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Study Says Metal Orthopedic Implants Unlikely to Trigger Allergy

Despite concerns about cobalt and chromium coating debris on metal hip replacements, noted dermatologist says there is little risk that patients will have a skin reaction or joint pain from the devices.
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There is little risk that patients with orthopedic metal implants will have a skin reaction or joint pain from the device, Dr. Joseph F. Fowler tells Skin & Allergy News Digital Network.
 
"I do patch test patients ... who have concerns about a metal allergy or are going to have an implant. I tell them if they have a positive patch test, they may have a skin reaction," says Dr. Fowler. However, there is a small chance they will have a cutaneous reaction, and a smaller chance they will have problems with the joint.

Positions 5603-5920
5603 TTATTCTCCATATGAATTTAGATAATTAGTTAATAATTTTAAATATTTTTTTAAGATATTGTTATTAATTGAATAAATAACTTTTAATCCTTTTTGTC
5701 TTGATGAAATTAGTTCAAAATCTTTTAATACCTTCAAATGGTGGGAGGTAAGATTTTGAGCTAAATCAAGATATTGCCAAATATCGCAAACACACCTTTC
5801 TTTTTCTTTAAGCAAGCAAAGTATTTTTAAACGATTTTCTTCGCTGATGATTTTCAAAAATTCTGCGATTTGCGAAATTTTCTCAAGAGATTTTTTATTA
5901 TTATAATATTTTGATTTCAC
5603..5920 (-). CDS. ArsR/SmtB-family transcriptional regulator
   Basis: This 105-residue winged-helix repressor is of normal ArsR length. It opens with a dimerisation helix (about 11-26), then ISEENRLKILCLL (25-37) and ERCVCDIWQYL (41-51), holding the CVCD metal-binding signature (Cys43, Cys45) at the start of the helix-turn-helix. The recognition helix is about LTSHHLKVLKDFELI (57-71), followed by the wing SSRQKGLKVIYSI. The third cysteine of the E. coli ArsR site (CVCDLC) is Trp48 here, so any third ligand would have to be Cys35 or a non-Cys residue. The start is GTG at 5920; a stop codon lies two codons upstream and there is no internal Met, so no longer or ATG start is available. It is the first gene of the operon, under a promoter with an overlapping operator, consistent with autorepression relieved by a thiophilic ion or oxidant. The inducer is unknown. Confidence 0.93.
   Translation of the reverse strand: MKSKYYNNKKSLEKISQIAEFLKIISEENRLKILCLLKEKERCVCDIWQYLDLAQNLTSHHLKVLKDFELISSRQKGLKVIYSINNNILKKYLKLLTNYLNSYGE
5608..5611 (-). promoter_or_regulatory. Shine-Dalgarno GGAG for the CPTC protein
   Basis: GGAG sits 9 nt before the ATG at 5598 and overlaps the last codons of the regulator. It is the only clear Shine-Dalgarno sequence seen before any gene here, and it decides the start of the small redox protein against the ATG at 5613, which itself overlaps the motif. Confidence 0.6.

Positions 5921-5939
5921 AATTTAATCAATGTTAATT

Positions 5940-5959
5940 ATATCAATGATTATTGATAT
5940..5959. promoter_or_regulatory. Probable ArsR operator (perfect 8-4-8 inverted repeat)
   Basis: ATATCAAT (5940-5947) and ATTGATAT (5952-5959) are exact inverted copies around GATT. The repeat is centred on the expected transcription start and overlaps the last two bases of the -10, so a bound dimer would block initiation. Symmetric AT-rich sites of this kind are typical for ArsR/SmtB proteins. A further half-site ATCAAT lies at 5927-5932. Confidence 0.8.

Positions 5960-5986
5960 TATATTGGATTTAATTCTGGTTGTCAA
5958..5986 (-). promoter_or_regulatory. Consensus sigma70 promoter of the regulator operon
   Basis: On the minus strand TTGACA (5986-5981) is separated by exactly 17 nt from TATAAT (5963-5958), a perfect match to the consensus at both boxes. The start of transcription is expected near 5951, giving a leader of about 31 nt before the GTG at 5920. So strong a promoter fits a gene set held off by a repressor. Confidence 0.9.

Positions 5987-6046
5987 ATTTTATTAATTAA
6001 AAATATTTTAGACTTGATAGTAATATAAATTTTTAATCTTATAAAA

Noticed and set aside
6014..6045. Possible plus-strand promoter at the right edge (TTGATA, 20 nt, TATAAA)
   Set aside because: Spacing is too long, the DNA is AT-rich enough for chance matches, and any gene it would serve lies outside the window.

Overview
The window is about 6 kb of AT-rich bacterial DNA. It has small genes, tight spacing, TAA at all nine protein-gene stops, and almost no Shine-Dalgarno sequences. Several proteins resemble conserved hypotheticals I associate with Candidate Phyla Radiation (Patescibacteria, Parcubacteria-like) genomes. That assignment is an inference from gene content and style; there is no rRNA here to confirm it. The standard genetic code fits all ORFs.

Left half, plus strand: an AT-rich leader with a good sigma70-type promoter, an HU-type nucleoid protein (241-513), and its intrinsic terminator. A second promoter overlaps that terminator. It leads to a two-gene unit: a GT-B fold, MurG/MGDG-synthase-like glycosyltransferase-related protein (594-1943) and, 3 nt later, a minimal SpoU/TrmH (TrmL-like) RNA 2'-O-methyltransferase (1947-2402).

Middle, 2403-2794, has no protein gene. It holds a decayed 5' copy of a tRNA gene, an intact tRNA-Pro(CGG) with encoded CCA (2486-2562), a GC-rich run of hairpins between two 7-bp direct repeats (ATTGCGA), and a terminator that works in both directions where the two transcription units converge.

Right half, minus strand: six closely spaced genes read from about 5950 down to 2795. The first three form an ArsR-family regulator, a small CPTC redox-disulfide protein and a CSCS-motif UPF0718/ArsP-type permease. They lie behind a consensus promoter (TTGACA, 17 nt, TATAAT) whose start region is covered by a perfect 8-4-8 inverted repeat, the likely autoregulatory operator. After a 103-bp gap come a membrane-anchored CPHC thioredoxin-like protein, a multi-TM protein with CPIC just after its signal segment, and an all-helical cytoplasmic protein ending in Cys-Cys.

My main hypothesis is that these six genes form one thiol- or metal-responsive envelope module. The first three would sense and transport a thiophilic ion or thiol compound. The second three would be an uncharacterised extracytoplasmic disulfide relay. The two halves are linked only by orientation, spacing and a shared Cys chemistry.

Dr. Fowler, a noted dermatologist at the University of Louisville, tells Skin & Allergy News Digital Network that metals used in orthopedic implants include stainless steel, which is composed of an iron-chromium alloy plus nickel and molybdenum, and sometimes a little chromium and titanium; nitinol (55% nickel and 45% titanium); vitallium (iron cobalt plus chromium 30% and molybdenum 5%); and titanium. Two of the four metals contain nickel, a common contact allergen, noted Dr. Fowler.

 

Read more about the subject at http://www.ncbi.nlm.nih.gov/pubmed/20597929

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